This month the annual international College meeting was a complex hybrid affair, taking place partly in person at Adhisthana, and partly online. Akasajoti came up with a schedule that not only took into account the different time zones, but also maximised crossover by shuffling us into different configurations; she even set up interactive zoom screen in the shrine room that meant we could all see and hear each other.
On the Thursday Munisha (Triratna Liaison officer and ECA Safeguarding officer) will be giving a presentation on ‘Preventing harm in Buddhist communities and addressing it when it happens’, with a panel comprising Jan Chozen Bays, Lama Willa Miller and Scott Edelstein, author of Sex and the Spiritual Teacher: Why it Happens, When it’s a Problem and What We Can All Do.
The Independent Inquiry into Child Sexual Abuse (IICSA) is a UK government-commissioned legal inquiry into child sexual abuse in England and Wales. Since 2015 it has held a series of hearings about child sexual abuse and child protection in many institutions of public life in those two areas of the UK, including the Catholic and Anglican Churches.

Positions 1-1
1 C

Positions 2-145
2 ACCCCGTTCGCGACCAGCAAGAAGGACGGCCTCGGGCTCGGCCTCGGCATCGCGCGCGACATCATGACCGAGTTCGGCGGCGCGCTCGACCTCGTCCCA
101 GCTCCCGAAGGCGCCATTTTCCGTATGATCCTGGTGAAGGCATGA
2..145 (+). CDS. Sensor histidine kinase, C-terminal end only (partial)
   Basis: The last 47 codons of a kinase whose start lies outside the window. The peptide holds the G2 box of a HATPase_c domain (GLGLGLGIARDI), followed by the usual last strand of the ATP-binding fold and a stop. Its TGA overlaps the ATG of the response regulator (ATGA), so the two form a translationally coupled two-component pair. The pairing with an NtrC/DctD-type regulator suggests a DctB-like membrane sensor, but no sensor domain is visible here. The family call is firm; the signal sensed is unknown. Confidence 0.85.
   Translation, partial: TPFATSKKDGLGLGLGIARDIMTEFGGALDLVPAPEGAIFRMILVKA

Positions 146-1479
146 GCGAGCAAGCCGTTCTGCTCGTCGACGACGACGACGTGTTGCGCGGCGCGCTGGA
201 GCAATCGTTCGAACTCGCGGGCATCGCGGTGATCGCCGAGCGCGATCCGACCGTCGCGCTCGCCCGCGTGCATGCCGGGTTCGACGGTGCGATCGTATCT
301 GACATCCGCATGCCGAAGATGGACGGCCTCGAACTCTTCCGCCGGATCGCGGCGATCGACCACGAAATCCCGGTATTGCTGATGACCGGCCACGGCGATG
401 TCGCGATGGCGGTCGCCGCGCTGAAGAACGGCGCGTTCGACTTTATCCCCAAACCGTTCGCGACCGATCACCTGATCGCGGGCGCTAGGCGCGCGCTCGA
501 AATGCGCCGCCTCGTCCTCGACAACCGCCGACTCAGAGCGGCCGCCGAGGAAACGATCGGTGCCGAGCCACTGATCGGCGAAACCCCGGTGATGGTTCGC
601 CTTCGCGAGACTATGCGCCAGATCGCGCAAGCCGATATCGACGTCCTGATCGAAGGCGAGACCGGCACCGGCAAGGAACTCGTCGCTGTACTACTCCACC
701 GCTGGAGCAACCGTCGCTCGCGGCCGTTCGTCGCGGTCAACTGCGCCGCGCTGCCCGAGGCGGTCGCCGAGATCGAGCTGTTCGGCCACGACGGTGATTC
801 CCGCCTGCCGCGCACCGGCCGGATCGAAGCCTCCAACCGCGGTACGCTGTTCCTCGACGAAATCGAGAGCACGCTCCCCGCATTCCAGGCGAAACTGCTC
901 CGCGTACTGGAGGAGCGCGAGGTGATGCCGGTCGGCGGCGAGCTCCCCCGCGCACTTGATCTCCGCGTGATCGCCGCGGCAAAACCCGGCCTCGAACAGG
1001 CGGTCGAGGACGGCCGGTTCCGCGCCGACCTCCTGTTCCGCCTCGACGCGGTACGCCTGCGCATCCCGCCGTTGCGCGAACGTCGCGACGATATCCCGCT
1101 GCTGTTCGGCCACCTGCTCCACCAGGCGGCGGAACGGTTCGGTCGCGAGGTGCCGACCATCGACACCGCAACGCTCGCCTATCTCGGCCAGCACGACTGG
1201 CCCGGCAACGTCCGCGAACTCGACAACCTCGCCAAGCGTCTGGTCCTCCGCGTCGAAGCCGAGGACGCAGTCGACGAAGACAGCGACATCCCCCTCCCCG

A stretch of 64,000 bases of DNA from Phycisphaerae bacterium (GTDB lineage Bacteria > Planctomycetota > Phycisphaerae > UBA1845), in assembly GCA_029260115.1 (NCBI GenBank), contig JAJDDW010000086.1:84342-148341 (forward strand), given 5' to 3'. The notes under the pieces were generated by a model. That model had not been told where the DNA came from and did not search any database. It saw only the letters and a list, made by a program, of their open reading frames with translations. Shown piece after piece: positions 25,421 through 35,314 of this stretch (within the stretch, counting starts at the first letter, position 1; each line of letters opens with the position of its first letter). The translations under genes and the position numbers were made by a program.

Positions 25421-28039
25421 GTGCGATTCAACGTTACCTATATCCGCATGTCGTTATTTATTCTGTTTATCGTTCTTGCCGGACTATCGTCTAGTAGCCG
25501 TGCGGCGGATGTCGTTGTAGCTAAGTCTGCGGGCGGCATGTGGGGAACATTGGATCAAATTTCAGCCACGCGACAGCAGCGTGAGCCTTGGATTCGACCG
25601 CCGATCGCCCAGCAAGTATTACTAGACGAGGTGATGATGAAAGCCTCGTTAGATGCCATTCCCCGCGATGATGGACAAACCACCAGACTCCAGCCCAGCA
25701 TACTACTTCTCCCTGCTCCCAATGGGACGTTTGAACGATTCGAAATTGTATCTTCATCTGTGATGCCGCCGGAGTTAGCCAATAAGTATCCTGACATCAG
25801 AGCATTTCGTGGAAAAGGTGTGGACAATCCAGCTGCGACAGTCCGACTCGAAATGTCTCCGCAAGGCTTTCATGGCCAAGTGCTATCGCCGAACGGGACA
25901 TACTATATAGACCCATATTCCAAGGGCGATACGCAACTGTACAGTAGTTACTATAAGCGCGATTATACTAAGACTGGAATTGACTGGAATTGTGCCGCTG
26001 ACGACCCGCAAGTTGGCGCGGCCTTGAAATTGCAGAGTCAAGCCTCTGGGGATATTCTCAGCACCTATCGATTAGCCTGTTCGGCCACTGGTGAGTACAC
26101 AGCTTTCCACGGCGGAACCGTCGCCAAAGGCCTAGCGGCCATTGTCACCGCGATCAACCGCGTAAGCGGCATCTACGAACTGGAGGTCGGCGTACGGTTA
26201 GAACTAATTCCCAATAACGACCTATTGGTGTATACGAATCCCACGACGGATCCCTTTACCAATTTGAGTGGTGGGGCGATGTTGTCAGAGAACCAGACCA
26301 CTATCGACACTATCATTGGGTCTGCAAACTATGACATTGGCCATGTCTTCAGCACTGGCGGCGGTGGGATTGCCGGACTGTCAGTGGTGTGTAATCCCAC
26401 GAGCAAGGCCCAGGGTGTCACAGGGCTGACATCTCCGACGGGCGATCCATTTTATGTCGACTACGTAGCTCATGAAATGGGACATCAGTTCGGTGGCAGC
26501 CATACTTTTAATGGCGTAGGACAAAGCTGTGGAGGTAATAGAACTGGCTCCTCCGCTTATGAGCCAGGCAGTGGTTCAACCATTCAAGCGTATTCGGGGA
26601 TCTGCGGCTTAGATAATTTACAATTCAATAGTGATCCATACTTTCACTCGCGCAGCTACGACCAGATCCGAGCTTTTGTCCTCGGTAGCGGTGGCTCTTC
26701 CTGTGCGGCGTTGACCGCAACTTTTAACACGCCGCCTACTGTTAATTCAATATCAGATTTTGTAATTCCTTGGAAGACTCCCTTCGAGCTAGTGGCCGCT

Making the Buddha, Dharma and Sangha more accessible to anyone is obviously part of our practice. (And discrimination by an organisation on the grounds of disability is also illegal and a Safeguarding matter in the UK.)
Many thanks to those at the Manchester Buddhist Centre (UK) for this guide to making Zoom meetings more accessible for those with disabilities or impairments.
Kamalashila explores the centrality of mindfulness to the Buddhist path. He discusses the concept of intoxication, with reference to the 5th Precept and the Sutra of Golden Light. Kamalashila then considers the four foundations of mindfulness from the Satipatthana Sutta and concludes that mindfulness is the basis of metta and allows us to embrace the realm of truth and beauty.